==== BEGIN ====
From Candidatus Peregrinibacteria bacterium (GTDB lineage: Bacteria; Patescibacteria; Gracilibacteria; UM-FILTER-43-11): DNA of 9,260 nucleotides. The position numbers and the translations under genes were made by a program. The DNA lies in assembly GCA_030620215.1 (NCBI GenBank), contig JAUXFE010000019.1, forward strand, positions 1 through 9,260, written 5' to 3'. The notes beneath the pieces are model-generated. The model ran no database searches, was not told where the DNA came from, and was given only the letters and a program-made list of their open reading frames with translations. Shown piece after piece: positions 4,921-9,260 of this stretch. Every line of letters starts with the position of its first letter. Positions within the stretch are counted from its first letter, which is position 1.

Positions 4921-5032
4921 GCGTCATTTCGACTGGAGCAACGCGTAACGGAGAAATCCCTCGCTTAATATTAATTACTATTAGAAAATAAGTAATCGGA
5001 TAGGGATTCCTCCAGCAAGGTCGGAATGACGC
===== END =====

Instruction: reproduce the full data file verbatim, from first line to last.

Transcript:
From Candidatus Peregrinibacteria bacterium (GTDB lineage: Bacteria; Patescibacteria; Gracilibacteria; UM-FILTER-43-11): DNA of 9,260 nucleotides. The position numbers and the translations under genes were made by a program. The DNA lies in assembly GCA_030620215.1 (NCBI GenBank), contig JAUXFE010000019.1, forward strand, positions 1 through 9,260, written 5' to 3'. The notes beneath the pieces are model-generated. The model ran no database searches, was not told where the DNA came from, and was given only the letters and a program-made list of their open reading frames with translations. Shown piece after piece: positions 4,921-9,260 of this stretch. Every line of letters starts with the position of its first letter. Positions within the stretch are counted from its first letter, which is position 1.

Positions 4921-5032
4921 GCGTCATTTCGACTGGAGCAACGCGTAACGGAGAAATCCCTCGCTTAATATTAATTACTATTAGAAAATAAGTAATCGGA
5001 TAGGGATTCCTCCAGCAAGGTCGGAATGACGC